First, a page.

Term Paper: Awarding Audit Contracts by U.S

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3.1 Summary

The information available for researching this project was based on a cross-section of materials. Although this was an immense task because of all the government guides available on the subject, not to mention non-government materials, most of it was readily available on the Internet.

Some of the major websites that provided basic information included the following.

Non-Government Sites

American Bar Association Section of Public Contract Law. It is organized into six divisions that have links on the home page.

NASPO-National Association of Procurement Officials. Has a section on contract information and auditing procedures.

Fedmarket.com, The Federal Marketplace

Government Sites

Defense Contract Audit Agency. Provides audits, reports and financial advisory services.

CBDnet, which is Commerce Business Daily. Provides information on contracts and allows you to search formidable research that has been done.

Defense Acquisition Deskbook

Defense Procurement Homepage

Defense Contract Audit Agency

US Dept. Of Commerce Office of General Consul, Contract Law Division

General Services Administration

Office of Federal Procurement Policy

Small Business Administration's Procurement and Contracting Page


GSA Advantage

Federal Procurement Data System

GSA Acquisition Manual

Federal Acquisition Regulation (FAR)


Practitioners Research Guide: Researching Government Contracts Law

Government Contracts Research Guide (1999) Burns Law Library

Law about Government Contracts (LII)


ARNet: Acquisition Reform Network

Federal Acquisition Jumpstation

Where in Federal Contracting?

NASA Acquisition Internet Service (NAIS)


US Court of Federal Claims

US Court of Appeals for Federal Circuit

GAO Comptroller General Decisions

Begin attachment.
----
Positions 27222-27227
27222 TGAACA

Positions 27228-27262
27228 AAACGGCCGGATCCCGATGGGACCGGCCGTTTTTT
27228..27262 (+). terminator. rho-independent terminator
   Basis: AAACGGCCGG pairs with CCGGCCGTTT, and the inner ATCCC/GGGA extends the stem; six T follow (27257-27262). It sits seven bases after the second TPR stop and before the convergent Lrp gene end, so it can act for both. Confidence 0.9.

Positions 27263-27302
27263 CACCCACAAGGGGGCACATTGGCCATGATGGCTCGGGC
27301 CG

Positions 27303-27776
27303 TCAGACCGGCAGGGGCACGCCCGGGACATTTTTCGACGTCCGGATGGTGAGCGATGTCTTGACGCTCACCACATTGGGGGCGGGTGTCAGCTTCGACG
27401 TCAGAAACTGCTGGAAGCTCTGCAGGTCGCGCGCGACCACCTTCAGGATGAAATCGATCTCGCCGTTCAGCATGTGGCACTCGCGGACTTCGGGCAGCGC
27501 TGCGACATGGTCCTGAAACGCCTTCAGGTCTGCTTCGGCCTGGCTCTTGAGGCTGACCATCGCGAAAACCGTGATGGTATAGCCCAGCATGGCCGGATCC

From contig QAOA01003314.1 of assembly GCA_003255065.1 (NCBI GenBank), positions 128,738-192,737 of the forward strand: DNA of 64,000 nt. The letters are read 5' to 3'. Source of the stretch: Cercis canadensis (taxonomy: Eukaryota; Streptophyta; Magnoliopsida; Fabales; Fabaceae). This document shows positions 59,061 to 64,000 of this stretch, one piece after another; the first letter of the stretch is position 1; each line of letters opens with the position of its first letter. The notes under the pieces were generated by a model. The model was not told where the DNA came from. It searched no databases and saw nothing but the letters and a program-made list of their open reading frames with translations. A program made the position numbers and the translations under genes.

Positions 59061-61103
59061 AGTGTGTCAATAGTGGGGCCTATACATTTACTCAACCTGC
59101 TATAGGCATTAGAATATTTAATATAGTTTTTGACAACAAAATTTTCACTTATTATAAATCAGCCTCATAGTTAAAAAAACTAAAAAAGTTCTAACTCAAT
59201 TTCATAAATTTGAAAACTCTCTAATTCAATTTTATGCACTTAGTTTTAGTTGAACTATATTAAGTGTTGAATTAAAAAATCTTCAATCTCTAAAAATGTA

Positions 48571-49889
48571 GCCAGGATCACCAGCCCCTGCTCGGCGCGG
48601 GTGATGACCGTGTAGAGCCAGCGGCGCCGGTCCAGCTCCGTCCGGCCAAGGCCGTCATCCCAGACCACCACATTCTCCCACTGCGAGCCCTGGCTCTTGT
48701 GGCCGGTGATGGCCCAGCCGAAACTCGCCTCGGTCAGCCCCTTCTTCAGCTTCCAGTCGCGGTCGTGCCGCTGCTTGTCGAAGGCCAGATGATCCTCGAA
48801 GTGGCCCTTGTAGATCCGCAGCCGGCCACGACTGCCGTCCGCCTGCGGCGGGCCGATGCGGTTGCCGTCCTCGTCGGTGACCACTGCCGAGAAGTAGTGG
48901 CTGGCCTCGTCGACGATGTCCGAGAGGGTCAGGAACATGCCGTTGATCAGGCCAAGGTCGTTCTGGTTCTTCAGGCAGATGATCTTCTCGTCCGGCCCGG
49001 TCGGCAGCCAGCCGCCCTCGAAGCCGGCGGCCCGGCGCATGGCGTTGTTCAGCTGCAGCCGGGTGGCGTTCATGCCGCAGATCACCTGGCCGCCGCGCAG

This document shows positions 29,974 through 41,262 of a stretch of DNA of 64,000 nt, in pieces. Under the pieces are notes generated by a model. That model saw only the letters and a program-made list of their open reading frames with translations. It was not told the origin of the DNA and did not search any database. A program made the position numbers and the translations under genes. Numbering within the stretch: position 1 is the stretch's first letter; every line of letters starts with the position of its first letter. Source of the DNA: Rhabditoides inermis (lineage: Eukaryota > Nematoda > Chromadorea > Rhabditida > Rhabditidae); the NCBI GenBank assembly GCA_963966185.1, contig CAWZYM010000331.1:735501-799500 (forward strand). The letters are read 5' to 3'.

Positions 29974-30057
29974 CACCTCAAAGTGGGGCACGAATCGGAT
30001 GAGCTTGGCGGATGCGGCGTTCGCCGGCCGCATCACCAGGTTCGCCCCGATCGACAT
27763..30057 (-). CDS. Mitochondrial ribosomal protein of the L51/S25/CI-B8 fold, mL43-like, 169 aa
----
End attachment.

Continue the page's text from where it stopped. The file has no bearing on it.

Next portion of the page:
4.1 Summary

The purpose of an audit according to the Department of Labor is not to rehash past mistakes but to look at past events with a new view toward improving future performance. Findings from an audit can be used as the basis for adjusting policies, priorities, structure or procedures in order to make operations as efficient, economical and effective as possible (U.S. Dept. Of Labor, 2003).

But before discussing the purpose of an audit, let's define what constitutes and audit. The term audit is used in particular by the Federal government to not only examine a supplier's financials but also to determine compliance with applicable laws and regulations, the economy and efficiency of the operation and the effectiveness in achieving results. Therefore, the audit process becomes more of a management process by assessing more than just a company's financial statement.

The two most common types of audits are the financial audit and the performance audit. A performance audit reviews the past performance of an entity, program or function to assess whether funds and property were appropriately administered or if the program or project fell short of expectations and if so, why.

Financial audits include anything that is financially-related to determine whether the financial statements of an audited entity accurately and fairly present audits of contracts, grants, internal controls, computer-based systems, financial systems, indirect costs, pre-awards and program fraud (U.S. Dept. Of Labor, 2003).

At all levels of the government, auditors are becoming more involved in how performance is defined and measured, which is consistent with a trend toward broader scope audits. For example, in 1992, the Austin, Texas City Auditor's Office drafted a performance reporting resolution, which passed the City Council, requiring all city departments to implement performance measurement systems and periodically report on their findings. (Grifel, Morgan & Epstein, 2002)

As we begin to look at the framework and implications of the contracts audit process, we will consider the cost issues and justification for implementing large-scale audits; discuss the evolving role of government auditors; consider an audit contract model and review current best practices.

Justification for Audits

According to Mark Funkhouse in the Journal of Government Financial Management (Winter 2002), the Government Auditing Standards state, "the audit of government reporting is an essential element of public control and accountability. Auditing provides credibility to the information reported by or obtained from management through objectively acquiring and evaluating evidence. The importance and comprehensive mature of auditing place a special responsibility on public officials or others entrusted with public resources who authorize or arrange audits to be done in accordance with these standards."